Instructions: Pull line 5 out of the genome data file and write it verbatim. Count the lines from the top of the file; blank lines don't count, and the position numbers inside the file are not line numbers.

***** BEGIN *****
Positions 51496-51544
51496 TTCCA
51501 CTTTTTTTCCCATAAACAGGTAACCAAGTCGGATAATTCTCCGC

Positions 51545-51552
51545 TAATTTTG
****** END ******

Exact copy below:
51545 TAATTTTG